- Sexual gaslighting is a manipulative attempt to get a person to question their reality around a sexual situation.
- Sexual gaslighting does not allow for informed sexual consent.
- There are many resources available for those who believe they have been the victim of sexual gaslighting.
In a recent article, I discussed the concept of sexual gaslighting. In it, I defined sexual gaslighting as, “the psychological and abusive manipulation of another for the purpose of the other to question their reality around a sexual situation.” To illustrate this, I used the example of a research participant who discussed her partner performing sexual acts on her, acts that she did not consent to, while she was unconscious. Once conscious, the partner claimed she has asked for it, thereby attempting to manipulate her reality. Faking unconsciousness on another occasion proved to her that she was not asking for these sexual behaviors and he was acting against her wishes.
To add a deeper reflection into what lies at the heart of sexual gaslighting, we need to start with issues of consent. One cannot sexually consent if they are underage, intoxicated, or unconscious. Furthermore, if one is not properly informed (being supplied with necessary and accurate information) they cannot give informed consent. So, if an individual has not given consent regarding a sexual act prior to engagement and is not conscious—that individual has not given and cannot give sexual consent. If sexual gaslighting is the active and intended manipulation of another, then the other is not accurately informed. Therefore, sexual gaslighting does not allow for informed sexual consent. If the act does not include sexual consent, that act is sexual assault. Sexual assault is defined by RAINN as, “sexual contact or behavior that occurs without explicit consent of the victim,” and includes forcing a victim to perform sexual acts, unwanted touching or fondling, and rape. The brutal reality of sexual gaslighting is that it is either a precursor to sexual assault or it is an attempt to convince a victim that sexual assault had not occurred. Some perpetrators use sexual gaslighting as a method to navigate around the fact that they committed sexual assault. In the end, all forms of sexual assault, including rape, are about power, as is the manipulation of another to question the reality of a sexual situation.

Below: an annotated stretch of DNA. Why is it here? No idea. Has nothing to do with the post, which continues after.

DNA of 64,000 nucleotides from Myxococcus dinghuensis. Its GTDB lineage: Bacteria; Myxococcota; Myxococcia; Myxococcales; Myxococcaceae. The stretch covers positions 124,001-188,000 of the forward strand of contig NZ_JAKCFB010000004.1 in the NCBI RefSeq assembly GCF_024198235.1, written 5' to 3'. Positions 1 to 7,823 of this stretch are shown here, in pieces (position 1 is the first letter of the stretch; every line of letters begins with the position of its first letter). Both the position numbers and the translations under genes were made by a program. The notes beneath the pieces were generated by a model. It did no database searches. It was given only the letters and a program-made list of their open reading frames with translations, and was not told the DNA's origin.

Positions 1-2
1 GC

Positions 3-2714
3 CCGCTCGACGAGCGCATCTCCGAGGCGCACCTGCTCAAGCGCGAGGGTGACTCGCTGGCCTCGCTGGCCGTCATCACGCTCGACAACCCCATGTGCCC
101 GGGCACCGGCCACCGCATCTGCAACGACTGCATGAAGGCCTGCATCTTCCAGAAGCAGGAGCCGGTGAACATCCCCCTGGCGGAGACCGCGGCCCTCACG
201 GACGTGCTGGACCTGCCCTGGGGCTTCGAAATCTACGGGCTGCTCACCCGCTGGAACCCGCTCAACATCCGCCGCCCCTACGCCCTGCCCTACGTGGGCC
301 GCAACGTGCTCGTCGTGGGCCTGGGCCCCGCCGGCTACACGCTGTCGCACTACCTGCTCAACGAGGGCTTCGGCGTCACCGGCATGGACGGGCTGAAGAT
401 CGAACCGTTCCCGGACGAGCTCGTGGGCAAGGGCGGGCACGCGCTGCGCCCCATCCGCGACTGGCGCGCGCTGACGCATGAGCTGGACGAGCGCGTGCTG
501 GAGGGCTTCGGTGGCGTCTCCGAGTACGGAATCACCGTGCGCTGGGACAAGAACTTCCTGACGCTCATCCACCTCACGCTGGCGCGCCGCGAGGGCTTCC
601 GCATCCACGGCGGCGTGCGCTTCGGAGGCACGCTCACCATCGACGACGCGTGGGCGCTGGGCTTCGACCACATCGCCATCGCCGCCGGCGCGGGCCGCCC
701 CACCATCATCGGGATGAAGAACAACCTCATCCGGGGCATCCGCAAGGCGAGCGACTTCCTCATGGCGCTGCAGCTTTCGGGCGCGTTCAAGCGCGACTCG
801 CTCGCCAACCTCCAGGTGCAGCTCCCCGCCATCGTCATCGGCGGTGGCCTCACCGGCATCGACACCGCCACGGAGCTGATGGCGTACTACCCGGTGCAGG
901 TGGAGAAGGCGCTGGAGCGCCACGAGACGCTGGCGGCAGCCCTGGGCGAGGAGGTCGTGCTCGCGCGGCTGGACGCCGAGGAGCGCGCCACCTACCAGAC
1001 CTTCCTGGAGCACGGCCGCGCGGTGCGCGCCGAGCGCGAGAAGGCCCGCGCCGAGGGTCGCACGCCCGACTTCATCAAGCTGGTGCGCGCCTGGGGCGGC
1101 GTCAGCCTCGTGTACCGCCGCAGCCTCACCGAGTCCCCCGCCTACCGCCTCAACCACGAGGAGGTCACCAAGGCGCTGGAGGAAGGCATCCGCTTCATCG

Sexual gaslighting presents a unique feature in issues of consent and sexual assault. Victim’s psychological trauma is increased beyond that associated with sexual assault. The victim is left to distrust their own reality and their senses. They may become unable to trust others or even their own autonomy. Essentially, they come to distrust their own narrative.
It is essential that the general public and the justice system recognize sexual gaslighting for what it truly is, and act and shape attitudes accordingly. Sexual gaslighting undermines autonomy and violates sexual consent.
If you suspect or believe you are a victim of sexual gaslighting or nonconsensual sexual behavior, there are many resources available to you including:
- National Sexual Assault Hotline (1-800-656-4673)
- National Sexual Violence Resource Center (www.nsvrc.org)
- National Center for PTSD (www.ptsd.va.gov)
- Darkness to Light (www.d2l.org)
- Safe Horizon (www.safehorizon.org)
- National Domestic Violence Hotline (www.thehotline.org or 1-800-799-7233)
- Rape, Abuse, and Incest National Network [RAINN] (www.rain.org)
- Or Call 911